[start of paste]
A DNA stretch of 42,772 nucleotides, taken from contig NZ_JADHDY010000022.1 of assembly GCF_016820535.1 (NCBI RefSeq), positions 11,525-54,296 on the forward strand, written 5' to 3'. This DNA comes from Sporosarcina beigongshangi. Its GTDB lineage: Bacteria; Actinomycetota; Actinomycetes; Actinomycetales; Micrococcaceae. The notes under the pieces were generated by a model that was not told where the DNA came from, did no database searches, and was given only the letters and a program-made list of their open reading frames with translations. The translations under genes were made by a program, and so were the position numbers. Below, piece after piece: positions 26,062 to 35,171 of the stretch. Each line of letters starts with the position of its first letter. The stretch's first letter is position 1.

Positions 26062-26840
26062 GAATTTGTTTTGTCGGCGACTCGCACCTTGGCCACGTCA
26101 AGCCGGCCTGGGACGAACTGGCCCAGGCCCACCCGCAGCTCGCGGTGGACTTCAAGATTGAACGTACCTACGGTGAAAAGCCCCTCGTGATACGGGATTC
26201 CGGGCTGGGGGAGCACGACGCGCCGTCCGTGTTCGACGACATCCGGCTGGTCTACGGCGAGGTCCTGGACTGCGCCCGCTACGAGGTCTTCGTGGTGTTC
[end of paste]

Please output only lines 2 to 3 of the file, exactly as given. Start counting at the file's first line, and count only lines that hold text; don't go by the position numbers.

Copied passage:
Positions 26062-26840
26062 GAATTTGTTTTGTCGGCGACTCGCACCTTGGCCACGTCA